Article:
Sunday, Dec 2, 2012
Garza County News

Photo by Jim Plummer

Pastor Scott Richards, First United Methodist Church, Post

God Creates a New Soul

Published June 20, 2012 @ 6 a.m.

"But you did not learn Christ in this way, if indeed you have heard Him and have been taught in Him, just as truth is in Jesus, that, in reference to your former manner of life, you lay aside the old self, which is being corrupted in accordance with the lusts of deceit, and that you be renewed in the spirit of your mind, and put on the new self, which in the likeness of God has been created in righteousness and holiness of the truth." - Ephesians 4:20-24 

Kairos is a prison ministry that begins with a spiritual retreat (in the prison) for a set of “brothers-in-white” and then returns for a reunion once a month.  In the Kairos group I served with we were sent into the same prison for a spiritual retreat twice a year.  We had reunions in the prison one night a month for the other 10 months a year when we were permitted to go in.  Because of this we got to experience the spiritual growth of many of our friends who went on the weekend retreats. 

We had just had the first Kairos in the particular unit I worked at several months before.  I noticed that a number of our team members were often in deep conversations with the prison officers.  I asked one of my friends why that was.  It turns out that the men who attended that first weekend truly become different people than what they had once been, just as Ephesians 4:20-24 talks about.  The change was so great and so abrupt that many of the prison officers were going on their own spiritual retreats in the free world just to see what had happened to their wards.  Many of these officers had attended church on a regular basis but they had never come to experience the new self in the way in which our brothers-in-white had come to experience the new self in God created in righteousness and holiness.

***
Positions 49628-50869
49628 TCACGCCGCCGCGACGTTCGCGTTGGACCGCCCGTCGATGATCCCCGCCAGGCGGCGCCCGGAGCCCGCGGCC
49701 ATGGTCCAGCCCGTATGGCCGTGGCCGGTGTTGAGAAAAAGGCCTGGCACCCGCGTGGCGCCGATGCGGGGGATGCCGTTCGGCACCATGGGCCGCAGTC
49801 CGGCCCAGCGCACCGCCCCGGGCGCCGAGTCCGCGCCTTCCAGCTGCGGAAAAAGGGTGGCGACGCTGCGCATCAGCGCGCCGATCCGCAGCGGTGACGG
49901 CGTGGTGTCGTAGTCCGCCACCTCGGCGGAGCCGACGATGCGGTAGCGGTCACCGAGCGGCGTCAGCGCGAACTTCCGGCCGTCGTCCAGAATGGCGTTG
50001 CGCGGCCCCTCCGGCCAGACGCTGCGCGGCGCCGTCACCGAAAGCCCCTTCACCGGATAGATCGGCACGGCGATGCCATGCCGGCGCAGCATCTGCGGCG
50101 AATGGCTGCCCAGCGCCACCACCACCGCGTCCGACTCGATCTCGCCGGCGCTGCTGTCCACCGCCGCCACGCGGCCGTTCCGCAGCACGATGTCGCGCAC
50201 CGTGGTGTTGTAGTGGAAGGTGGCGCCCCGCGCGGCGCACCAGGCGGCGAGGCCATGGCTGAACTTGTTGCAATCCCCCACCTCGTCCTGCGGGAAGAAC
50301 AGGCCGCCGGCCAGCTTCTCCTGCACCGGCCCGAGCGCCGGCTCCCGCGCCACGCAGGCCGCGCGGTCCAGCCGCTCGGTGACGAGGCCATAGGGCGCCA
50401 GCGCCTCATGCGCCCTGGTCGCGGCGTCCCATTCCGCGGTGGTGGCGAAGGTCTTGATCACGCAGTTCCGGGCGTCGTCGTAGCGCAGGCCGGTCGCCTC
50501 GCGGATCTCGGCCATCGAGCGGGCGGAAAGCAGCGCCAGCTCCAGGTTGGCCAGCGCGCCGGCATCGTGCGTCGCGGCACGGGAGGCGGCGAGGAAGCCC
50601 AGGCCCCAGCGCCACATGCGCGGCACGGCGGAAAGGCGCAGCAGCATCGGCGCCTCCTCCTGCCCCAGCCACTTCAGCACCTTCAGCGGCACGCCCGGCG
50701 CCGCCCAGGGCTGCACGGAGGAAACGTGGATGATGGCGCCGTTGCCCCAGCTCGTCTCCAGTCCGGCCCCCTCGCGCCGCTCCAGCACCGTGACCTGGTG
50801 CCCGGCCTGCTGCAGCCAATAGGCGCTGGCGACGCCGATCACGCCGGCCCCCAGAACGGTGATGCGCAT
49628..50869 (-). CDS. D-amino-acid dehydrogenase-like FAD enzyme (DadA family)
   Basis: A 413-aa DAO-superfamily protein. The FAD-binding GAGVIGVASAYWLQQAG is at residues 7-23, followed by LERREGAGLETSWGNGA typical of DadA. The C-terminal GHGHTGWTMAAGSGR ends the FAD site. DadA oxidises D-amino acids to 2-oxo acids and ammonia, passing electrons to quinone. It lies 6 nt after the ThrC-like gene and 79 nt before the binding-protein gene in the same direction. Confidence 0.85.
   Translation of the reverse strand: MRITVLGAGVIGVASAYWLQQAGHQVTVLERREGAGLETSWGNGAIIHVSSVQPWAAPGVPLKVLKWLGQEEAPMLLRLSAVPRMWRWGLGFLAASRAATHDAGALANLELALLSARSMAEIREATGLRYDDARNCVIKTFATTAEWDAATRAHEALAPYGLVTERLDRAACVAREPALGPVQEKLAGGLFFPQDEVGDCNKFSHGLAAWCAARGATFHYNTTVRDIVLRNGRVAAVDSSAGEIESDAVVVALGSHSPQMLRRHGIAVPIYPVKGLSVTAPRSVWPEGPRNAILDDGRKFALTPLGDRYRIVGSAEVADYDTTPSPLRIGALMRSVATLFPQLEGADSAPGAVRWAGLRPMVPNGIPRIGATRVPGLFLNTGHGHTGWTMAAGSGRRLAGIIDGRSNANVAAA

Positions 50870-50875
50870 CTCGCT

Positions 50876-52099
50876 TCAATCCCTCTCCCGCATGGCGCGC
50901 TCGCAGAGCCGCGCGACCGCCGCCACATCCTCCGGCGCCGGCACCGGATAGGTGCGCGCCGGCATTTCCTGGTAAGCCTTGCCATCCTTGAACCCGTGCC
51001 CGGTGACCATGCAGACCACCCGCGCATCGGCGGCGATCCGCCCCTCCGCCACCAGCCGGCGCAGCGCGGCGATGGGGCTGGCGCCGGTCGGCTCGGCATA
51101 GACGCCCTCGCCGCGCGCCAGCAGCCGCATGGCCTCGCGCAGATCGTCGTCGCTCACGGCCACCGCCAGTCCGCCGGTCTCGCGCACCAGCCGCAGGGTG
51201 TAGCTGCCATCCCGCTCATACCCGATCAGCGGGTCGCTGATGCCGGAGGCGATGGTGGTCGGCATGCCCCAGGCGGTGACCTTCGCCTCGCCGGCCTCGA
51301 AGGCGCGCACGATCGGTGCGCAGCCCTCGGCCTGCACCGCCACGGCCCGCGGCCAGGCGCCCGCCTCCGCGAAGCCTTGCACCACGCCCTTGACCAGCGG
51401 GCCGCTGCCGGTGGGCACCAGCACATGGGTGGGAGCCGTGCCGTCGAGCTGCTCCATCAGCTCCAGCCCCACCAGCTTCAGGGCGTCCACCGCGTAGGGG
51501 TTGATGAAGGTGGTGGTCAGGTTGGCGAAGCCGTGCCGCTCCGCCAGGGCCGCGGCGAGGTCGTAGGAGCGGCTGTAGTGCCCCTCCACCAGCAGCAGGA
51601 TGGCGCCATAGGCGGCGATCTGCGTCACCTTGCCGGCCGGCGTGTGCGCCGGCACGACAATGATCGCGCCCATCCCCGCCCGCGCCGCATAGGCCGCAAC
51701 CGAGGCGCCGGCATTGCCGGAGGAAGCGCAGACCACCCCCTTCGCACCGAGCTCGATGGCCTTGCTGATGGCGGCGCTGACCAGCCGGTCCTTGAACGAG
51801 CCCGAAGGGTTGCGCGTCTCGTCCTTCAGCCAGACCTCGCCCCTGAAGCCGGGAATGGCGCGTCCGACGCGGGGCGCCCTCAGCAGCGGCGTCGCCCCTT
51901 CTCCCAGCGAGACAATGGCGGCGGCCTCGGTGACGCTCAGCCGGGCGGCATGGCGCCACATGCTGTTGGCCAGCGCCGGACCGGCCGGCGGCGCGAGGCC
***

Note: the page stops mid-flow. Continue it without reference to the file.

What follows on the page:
Over the years we were able to see this happen time and time again. Sometimes the change occurred in the prisons most incorrigible residents.  Other times, the residents in whom the change occurred were called “preacher” prior to their Kairos weekend.  For some of the residents the change was instantaneous.  For others the change began in the weekend but its flower took much longer to actually bloom.  For some the weekend had little effect at all but a few of these made a decision for Jesus Christ only after we kept coming back for the reunions each month for years.  Sadly, for some the change happened quickly but after a while they reassimilated back into the prison culture. 

Within in the prison we saw the extremes.  We saw Aryan Nations enforcers become disciples of Jesus Christ and they were filled with Christ’s love for men who had been leaders in the Crips prison gangs.  It was easy to see the “new self” God creates come and take hold of the lives of these men. But that same change should be taking place in every Christian.